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Multiple Mechanisms of Resource Acquisition in Hermit Crabs: Scrums and Odor-Induced Grasping (Decapoda, Diogenidae)

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Two behavioral mechanisms shown by hermit crabs (brief grasps of shells and scrum formation) which increase their chances of obtaining new gastropod shells were examined. Individuals of Clibanarius vittatus which smell odors from the snail Littorina irrorata show brief grasps of L. irrorata shells occupied by hermit crabs but long grasps of empty shells. The brief grasp allows identification of the species of shell and whether or not it is occupied. Hermit crabs which are attracted to and closely attend a pair of crabs engaged in shell exchange behavior (scrummage formation) sometimes obtain a shell vacated by the initiating crab as it moves into the shell vacated by the non-initiating crab. These behaviors minimize the time spent by crabs on shells that are not available for easy occupation.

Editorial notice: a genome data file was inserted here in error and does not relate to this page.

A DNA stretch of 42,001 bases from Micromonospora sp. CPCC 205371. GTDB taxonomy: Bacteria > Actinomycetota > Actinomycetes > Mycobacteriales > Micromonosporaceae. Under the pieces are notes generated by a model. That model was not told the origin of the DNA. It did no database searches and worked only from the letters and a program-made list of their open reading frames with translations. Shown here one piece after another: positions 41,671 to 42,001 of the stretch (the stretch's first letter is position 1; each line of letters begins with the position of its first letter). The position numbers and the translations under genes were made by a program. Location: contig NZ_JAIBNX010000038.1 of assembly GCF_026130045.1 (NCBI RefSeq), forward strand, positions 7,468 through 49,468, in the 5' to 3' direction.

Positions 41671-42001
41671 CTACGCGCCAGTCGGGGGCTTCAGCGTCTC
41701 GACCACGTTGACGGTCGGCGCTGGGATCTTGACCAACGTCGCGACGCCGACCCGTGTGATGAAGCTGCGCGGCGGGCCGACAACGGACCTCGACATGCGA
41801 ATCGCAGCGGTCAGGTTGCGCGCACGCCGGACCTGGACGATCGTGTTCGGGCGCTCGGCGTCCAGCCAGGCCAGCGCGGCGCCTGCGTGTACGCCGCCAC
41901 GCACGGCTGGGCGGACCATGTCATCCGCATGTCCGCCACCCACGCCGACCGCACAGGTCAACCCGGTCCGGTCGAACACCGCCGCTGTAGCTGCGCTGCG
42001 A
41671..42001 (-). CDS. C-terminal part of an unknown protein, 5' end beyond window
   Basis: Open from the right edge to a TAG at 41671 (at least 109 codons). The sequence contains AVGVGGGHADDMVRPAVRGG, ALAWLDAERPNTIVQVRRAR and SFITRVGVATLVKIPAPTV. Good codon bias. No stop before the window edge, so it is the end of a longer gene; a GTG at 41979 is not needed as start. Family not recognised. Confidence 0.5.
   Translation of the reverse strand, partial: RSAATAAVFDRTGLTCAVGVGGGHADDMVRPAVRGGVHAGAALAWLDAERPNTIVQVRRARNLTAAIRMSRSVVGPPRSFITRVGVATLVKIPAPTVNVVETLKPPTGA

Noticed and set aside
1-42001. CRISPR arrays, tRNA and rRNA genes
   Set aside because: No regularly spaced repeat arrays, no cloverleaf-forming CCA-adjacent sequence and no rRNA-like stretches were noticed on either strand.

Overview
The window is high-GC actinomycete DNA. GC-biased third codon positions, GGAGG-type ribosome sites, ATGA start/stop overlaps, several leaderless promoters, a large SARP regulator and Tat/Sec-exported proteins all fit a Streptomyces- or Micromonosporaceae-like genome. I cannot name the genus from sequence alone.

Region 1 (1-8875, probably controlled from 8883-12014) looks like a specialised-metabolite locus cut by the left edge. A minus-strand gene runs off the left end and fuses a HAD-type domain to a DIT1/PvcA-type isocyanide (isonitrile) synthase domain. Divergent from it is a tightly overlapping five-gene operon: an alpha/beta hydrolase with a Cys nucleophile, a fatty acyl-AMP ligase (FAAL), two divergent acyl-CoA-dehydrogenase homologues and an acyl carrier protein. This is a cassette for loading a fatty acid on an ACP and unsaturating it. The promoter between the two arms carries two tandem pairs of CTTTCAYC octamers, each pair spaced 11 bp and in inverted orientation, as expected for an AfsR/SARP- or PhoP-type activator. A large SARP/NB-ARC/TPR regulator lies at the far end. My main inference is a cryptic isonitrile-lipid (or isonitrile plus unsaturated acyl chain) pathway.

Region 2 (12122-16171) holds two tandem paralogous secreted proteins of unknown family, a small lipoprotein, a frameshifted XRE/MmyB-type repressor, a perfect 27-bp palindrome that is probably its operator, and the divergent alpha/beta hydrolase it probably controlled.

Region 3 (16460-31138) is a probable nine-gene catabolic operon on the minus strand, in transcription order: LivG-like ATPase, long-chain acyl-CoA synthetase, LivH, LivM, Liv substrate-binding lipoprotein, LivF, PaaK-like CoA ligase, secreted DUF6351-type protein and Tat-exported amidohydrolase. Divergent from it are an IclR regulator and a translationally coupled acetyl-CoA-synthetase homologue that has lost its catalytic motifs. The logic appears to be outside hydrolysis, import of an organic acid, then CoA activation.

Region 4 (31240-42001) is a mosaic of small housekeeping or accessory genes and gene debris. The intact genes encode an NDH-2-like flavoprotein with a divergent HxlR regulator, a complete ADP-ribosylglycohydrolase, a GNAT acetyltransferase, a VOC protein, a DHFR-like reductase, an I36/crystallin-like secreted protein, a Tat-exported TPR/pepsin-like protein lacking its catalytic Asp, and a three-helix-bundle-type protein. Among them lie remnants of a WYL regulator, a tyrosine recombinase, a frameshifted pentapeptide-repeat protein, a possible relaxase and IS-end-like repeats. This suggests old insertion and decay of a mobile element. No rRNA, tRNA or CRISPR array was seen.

Affiliations: 1: Department of Biology, University of Michigan, Ann Arbor, MI 48109, U.S.A.; 2: Duke University Marine Laboratory Pivers Island, Beaufort, NC 28516, U.S.A.


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